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From "Marco Massenzio" <ma...@mesosphere.io>
Subject Re: Review Request 34193: Refactored common functionality into BaseFlags
Date Tue, 26 May 2015 03:24:45 GMT


> On May 24, 2015, 6:35 p.m., Benjamin Hindman wrote:
> > 3rdparty/libprocess/3rdparty/stout/include/stout/flags/flags.hpp, line 151
> > <https://reviews.apache.org/r/34193/diff/4/?file=965887#file965887line151>
> >
> >     I think it would be great if we could consistently use the trailing underscore
it for any single class, rather than some fields using it and some not as this could confuse
people when to use it. In this case, any reason not to change all the fields or not use the
trailing underscore for now?

Funny you mention that, as this pained me too.
In our current practice, I discovered, we seem to discourage people from fixing this kind
of "localized, hence easy while I'm changing this code" issues - and rather punt to an indeterminate
future time by "creating a Jira ticket" (in this case the time of doing so, coupled with the
cost of the context switch is ridiculously higher than the two keystrokes required in any
modern IDE to fix all the private variables' names).

I found myself caught between two bad options:
1. risk everyone's ire by executing a fix that was not sanctioned; or
2. perpetuating a violation of the code style.

Just say the word, and I'll happily refactor all private variable names (or just remove the
trailing underscore from `programName_` - but this will require special dispensation, as it
violates the current style guide).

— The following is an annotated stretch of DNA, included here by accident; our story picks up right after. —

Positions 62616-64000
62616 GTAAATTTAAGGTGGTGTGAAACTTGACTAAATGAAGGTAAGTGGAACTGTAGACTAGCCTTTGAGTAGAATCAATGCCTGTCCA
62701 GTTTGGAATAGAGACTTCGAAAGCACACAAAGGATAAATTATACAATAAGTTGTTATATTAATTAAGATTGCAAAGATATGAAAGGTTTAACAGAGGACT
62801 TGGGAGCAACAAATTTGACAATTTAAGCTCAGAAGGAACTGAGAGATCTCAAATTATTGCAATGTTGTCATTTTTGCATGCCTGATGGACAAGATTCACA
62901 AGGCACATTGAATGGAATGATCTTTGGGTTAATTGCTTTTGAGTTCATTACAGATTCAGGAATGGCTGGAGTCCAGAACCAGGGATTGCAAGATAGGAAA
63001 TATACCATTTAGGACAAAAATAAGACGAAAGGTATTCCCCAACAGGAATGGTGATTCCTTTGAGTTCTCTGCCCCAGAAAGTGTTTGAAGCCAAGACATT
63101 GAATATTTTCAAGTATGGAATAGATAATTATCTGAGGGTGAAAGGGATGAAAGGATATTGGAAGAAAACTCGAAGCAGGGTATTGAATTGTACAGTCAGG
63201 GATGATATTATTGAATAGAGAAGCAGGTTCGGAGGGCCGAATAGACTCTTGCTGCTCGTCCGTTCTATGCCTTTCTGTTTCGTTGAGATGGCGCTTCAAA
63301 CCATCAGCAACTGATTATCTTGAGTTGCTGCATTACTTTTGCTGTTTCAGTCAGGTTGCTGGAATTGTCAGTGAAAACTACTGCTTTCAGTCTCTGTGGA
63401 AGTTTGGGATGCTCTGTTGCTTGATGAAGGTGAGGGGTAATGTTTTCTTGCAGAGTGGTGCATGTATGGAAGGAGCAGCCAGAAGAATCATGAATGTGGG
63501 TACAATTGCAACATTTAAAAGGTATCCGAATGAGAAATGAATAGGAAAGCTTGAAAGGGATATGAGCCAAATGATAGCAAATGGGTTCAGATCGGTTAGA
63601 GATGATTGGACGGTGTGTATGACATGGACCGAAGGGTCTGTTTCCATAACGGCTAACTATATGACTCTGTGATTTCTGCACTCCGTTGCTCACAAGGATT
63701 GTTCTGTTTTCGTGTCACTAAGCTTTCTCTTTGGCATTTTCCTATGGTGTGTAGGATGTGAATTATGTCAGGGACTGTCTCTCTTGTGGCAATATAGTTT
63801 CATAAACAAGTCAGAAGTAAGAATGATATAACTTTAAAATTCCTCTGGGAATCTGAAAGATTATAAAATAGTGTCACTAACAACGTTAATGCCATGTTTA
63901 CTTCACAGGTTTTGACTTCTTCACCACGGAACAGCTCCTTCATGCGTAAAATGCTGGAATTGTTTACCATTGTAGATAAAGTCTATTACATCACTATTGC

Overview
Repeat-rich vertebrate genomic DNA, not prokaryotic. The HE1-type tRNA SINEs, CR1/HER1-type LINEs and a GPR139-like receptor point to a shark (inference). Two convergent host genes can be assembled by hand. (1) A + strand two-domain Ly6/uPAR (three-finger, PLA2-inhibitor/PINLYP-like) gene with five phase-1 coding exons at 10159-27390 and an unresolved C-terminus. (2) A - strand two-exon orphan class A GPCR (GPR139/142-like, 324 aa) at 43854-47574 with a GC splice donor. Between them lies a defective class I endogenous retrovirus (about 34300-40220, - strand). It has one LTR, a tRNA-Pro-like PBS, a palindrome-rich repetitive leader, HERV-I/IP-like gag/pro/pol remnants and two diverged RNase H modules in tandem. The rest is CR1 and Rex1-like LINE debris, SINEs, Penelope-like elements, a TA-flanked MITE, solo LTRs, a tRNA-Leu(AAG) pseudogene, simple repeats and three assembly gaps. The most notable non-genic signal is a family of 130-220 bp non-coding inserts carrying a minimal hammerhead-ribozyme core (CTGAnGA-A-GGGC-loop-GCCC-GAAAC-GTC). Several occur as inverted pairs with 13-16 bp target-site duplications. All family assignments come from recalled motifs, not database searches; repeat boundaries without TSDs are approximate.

Needless to say, I'd be happier with the former.


> On May 24, 2015, 6:35 p.m., Benjamin Hindman wrote:
> > 3rdparty/libprocess/3rdparty/stout/include/stout/flags/flags.hpp, lines 92-103
> > <https://reviews.apache.org/r/34193/diff/4/?file=965887#file965887line92>
> >
> >     Adhering to the Google Style Guide, we do not use non-const reference arguments
to functions: https://google-styleguide.googlecode.com/svn/trunk/cppguide.html#Reference_Arguments
> >     
> >     As the style guide points out, there are exceptions here, most notably 'operator
<<' which, by no coincidence, is relevant here and perhaps why this slipped through?
;-)
> >     
> >     Here's my suggestion to resolve this issue: let's add the 'std::string message'
to 'usage()'. There wasn't anything special about that function that didn't include it originally,
so I don't see any reason to not add it now. Here's how this would look:
> >     
> >     std::string usage(const Option<std::string>& message = None()) const;
> >     
> >     Now in the body of 'usage' we can add our default message or replace with whatever
someone else passed in. And then here is how it would look like when used:
> >     
> >     if (flags.help) {
> >       std::cerr << flags.usage("This is: TestFlags [options]") << std::endl;
> >     }
> >     
> >     The alternative here would be to take std::ostream as a pointer, but where ever
we can cleanly prefer the functional style we should as it leads to more composable and easier